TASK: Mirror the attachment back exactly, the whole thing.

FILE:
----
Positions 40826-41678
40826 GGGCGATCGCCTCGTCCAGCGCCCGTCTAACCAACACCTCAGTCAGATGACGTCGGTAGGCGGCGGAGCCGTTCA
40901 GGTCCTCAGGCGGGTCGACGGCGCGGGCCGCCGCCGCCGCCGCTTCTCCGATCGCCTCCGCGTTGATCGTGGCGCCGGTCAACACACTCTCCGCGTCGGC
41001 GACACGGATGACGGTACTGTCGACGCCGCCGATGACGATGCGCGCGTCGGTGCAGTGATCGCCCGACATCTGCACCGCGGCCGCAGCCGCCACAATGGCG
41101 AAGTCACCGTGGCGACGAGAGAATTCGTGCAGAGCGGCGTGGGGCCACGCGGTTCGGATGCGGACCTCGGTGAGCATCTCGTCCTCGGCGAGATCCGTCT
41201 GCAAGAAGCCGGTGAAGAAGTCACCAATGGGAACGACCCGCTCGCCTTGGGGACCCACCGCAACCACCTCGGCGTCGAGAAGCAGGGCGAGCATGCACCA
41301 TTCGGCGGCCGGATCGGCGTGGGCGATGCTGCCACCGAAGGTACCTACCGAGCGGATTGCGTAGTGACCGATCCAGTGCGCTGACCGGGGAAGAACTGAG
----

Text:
Positions 40826-41678
40826 GGGCGATCGCCTCGTCCAGCGCCCGTCTAACCAACACCTCAGTCAGATGACGTCGGTAGGCGGCGGAGCCGTTCA
40901 GGTCCTCAGGCGGGTCGACGGCGCGGGCCGCCGCCGCCGCCGCTTCTCCGATCGCCTCCGCGTTGATCGTGGCGCCGGTCAACACACTCTCCGCGTCGGC
41001 GACACGGATGACGGTACTGTCGACGCCGCCGATGACGATGCGCGCGTCGGTGCAGTGATCGCCCGACATCTGCACCGCGGCCGCAGCCGCCACAATGGCG
41101 AAGTCACCGTGGCGACGAGAGAATTCGTGCAGAGCGGCGTGGGGCCACGCGGTTCGGATGCGGACCTCGGTGAGCATCTCGTCCTCGGCGAGATCCGTCT
41201 GCAAGAAGCCGGTGAAGAAGTCACCAATGGGAACGACCCGCTCGCCTTGGGGACCCACCGCAACCACCTCGGCGTCGAGAAGCAGGGCGAGCATGCACCA
41301 TTCGGCGGCCGGATCGGCGTGGGCGATGCTGCCACCGAAGGTACCTACCGAGCGGATTGCGTAGTGACCGATCCAGTGCGCTGACCGGGGAAGAACTGAG